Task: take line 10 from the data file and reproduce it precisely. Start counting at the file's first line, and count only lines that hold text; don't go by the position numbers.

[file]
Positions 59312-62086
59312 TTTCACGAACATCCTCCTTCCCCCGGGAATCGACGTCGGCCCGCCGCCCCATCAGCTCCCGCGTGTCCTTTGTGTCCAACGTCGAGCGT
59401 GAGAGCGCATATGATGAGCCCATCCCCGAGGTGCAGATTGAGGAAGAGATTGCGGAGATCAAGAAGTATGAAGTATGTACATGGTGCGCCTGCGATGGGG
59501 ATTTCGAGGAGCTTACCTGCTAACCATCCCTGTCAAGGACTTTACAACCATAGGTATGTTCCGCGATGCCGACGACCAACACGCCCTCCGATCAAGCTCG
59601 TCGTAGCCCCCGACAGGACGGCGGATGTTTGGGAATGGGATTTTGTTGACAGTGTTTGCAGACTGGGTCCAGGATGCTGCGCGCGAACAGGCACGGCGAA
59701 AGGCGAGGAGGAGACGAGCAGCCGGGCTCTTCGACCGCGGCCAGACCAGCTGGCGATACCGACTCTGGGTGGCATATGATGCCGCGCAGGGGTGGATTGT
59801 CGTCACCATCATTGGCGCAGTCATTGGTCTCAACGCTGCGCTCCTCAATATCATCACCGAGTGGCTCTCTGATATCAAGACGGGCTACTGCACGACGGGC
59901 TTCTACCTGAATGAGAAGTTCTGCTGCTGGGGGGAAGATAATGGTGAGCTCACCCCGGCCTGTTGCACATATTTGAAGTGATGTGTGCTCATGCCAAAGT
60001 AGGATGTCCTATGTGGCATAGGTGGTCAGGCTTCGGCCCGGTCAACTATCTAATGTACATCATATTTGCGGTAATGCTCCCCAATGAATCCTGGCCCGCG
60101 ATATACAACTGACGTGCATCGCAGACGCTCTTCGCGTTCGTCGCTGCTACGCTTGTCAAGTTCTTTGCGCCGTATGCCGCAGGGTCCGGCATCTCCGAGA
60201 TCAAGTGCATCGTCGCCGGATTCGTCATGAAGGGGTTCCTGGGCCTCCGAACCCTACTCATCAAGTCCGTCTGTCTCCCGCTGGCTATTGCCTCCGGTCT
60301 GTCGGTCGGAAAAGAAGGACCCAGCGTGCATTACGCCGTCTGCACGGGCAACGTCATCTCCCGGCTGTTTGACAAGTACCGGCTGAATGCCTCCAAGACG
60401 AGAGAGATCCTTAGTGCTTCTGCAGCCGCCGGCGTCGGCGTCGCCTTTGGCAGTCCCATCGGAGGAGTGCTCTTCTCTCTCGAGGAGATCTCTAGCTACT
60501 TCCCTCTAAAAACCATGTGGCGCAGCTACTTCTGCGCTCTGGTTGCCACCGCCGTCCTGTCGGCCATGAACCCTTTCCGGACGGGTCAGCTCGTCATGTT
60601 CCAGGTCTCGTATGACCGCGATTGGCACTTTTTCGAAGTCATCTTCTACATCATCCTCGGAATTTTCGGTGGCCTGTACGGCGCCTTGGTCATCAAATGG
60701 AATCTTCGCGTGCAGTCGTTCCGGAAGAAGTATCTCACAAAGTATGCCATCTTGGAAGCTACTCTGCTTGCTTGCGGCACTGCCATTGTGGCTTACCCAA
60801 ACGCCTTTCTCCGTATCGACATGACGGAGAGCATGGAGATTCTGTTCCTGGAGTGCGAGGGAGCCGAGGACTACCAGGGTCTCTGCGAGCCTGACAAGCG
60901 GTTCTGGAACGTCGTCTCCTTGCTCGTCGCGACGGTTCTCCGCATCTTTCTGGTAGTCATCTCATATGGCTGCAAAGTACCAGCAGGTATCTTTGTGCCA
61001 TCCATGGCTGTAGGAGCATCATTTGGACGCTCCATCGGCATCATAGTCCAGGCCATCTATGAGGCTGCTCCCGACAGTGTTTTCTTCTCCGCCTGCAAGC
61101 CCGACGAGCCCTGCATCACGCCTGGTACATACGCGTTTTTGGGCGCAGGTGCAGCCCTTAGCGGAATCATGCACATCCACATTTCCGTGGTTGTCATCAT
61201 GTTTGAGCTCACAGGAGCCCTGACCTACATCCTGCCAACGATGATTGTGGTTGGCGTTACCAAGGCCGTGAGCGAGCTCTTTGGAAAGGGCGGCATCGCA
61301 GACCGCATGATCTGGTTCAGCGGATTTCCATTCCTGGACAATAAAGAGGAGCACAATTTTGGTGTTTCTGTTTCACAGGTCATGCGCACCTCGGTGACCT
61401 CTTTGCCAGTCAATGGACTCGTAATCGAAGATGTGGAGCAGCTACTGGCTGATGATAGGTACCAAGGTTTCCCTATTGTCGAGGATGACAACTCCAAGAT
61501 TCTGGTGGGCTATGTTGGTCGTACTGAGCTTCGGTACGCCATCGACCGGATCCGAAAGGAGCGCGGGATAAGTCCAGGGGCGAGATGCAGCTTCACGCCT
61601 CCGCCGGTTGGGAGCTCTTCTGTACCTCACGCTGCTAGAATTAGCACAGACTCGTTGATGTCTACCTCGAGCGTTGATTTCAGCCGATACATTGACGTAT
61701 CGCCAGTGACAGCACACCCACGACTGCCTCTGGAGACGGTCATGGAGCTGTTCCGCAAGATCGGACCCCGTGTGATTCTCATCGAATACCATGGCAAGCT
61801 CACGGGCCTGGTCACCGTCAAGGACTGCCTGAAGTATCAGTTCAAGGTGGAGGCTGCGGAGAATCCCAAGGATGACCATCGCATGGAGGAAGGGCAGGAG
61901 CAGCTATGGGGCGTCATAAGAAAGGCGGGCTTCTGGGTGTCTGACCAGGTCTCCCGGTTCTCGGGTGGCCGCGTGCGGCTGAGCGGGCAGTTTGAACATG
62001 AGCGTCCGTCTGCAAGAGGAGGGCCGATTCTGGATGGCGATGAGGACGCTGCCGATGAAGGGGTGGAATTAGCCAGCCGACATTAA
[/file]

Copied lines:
60101 ATATACAACTGACGTGCATCGCAGACGCTCTTCGCGTTCGTCGCTGCTACGCTTGTCAAGTTCTTTGCGCCGTATGCCGCAGGGTCCGGCATCTCCGAGA